The tremors caused by the clash between Valentino Rossi and Marc Márquez in Argentina has been the main focus of attention for the start of the 2018 season, relegating everything else to the background. And in this “everything else” is the situation at Ducati, where two extreme realities exist.
Two realities that surely would have filled many headlines if the commotion from the events at Termas didn’t exist. That’s why this article is titled the “silent” Ducati world. Among the ranks of Borgo Panigale’s team there are two worlds as opposite as yin and yang. On the one hand there is Andrea Dovizioso’s World Championship lead, and at the other end of the scale, Jorge Lorenzo’s frustration.
Dovizioso’s “silent” leadership
Carefully reviewing the race at the American GP—the intensity of the weekends makes you miss many details—gives the impression that Dovizioso was very clear as to what he could aspire to in Austin. Likely Andrea did not calculate the unexpected appearance of his ex-teammate Andrea Iannone, but otherwise, he raced with the “spiritual calm” that characterizes him. An example of what we are talking about is how he managed the duel with Johann Zarco …
Reviewing the race, it seems that Dovi understood the only point where he could and should overtake the Yamaha rider was the straight. For those who have access to the images, you’ll notice that he waiting calmly for the precise moment; There is no rushed attempt. His post-race statements clearly reflect his strategy: “In my opinion today the fifth place is the maximum we could aspire to.”
With Rossi finishing an “unattainable” fourth place, Andrea waited for the right moment to overtake Zarco; He only made one attempt. “Why risk more if I can’t get further ahead?” was surely what went through his pragmatic head.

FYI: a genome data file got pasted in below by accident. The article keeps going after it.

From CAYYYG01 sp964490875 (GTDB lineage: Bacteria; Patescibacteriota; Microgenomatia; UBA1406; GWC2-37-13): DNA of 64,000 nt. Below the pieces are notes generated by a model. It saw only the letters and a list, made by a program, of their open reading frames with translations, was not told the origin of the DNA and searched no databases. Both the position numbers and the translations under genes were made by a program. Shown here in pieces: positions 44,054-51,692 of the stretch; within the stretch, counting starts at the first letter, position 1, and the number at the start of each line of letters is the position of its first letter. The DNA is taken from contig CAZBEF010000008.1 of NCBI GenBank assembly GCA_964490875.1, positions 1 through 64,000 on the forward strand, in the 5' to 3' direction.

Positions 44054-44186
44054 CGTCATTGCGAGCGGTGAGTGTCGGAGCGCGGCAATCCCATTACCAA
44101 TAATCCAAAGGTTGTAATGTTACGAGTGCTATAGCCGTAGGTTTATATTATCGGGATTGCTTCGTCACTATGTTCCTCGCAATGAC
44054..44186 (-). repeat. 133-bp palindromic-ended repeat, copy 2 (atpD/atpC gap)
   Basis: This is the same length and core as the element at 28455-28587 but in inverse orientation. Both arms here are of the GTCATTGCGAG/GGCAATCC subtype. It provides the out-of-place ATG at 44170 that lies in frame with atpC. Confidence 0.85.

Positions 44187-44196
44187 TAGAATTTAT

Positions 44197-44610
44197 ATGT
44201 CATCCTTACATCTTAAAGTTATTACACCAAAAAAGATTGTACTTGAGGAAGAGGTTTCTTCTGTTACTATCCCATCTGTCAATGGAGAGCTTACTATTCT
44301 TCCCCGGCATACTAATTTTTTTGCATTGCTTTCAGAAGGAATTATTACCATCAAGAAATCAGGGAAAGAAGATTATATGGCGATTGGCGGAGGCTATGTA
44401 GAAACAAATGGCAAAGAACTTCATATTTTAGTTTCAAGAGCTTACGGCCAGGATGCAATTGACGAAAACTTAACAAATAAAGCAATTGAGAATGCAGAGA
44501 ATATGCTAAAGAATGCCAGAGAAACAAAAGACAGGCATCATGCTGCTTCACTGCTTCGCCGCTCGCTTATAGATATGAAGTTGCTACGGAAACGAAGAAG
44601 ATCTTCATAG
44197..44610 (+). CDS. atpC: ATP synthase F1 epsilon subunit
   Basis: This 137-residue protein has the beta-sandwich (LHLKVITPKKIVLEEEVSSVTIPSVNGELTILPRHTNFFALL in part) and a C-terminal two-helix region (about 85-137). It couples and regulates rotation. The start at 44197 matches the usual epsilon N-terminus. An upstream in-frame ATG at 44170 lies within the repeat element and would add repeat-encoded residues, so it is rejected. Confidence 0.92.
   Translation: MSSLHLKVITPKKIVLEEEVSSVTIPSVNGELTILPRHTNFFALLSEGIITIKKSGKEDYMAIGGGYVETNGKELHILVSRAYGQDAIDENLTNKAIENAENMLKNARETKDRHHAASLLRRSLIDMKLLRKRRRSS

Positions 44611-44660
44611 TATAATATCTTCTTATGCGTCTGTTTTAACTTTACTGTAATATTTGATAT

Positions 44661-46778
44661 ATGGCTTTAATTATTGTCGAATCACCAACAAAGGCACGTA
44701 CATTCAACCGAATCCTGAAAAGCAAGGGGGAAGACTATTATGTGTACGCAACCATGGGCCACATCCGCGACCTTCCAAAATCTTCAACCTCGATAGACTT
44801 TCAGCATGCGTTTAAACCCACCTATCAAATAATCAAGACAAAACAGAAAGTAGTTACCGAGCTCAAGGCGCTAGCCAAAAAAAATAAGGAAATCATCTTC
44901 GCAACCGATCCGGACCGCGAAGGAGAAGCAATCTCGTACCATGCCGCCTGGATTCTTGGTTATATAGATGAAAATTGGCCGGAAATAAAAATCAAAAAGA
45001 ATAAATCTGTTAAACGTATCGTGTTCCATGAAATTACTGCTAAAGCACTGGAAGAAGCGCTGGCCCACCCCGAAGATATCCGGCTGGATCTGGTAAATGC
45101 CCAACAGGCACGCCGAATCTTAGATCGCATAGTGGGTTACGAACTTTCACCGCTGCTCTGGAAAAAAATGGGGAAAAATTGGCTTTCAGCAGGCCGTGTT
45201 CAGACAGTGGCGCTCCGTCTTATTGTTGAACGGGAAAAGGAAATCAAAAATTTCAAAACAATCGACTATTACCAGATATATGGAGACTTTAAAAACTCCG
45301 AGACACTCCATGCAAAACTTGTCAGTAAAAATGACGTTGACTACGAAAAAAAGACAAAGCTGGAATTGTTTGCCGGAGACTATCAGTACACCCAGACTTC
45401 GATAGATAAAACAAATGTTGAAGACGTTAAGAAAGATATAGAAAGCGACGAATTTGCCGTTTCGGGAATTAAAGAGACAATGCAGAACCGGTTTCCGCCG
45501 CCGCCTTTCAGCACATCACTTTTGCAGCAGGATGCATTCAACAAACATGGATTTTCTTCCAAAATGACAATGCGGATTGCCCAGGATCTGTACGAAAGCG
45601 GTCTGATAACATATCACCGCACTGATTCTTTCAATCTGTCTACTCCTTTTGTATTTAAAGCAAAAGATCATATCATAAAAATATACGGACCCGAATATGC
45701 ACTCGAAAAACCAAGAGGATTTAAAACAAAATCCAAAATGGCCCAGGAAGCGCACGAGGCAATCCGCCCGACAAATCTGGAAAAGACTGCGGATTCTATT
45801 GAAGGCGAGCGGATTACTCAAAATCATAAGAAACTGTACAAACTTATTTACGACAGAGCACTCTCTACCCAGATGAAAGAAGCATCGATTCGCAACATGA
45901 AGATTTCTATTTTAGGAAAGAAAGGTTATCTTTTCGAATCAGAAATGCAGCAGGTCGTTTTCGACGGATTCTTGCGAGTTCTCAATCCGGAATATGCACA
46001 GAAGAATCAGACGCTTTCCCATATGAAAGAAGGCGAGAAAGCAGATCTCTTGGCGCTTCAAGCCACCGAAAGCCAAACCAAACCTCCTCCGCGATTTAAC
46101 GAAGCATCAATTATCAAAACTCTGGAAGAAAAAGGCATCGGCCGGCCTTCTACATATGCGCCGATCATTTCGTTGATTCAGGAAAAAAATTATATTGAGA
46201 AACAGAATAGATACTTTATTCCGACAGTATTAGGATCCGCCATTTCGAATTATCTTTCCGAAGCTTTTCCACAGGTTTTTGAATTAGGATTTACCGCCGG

In 2017, Andrea returned from the United States fourth in the provisional with 30 points total; this season he became leader of the World Championship with 46 points.
For someone who won five of the last ten GPs, fifth place in Austin may seem a disappointing result, but in reality it was not at all, in fact quite the opposite … for two reasons. On the one hand, a fifth place at one of the most complicated circuits for the Desmosedici is a good result; on the other, because the 10 points meant that Dovizioso arrives in Europe as the leader of the championship. In 2017, Dovi left the United States fourth in the provisional with 30 points; This season he has 46 and he is first with Márquez and Viñales behind him. This difference is important, is not it?
But Ducati and Dovizioso have another two complicated races where the goal is again likely to be to finish with the least amount of damage as possible: Jerez and Le Mans. The Spanish circuit is one of those which, in MotoGP, Andrea has never managed to finish above a fifth place, regardless of the bike he has been on. The following weekend will be another one of those races to “save as much as possible.” Le Mans, next to Sachsenring and Phillip Island are the other circuits marked in red on the Ducati calendar.
Jerez is one of Dovi’s taboo circuits: in MotoGP he has never managed to finish higher than 5th place, regardless of the bike he has been on.
So, taking history into account, it can be said that the start of the season for Andrea is still quite good, although rider and team prefer to adopt a low profile. Getting past the difficult dates with numbers higher than last year while waiting for the championship to reach “favorable terrain” is the best that can happen for both parties…And for the moment this is being fulfilled.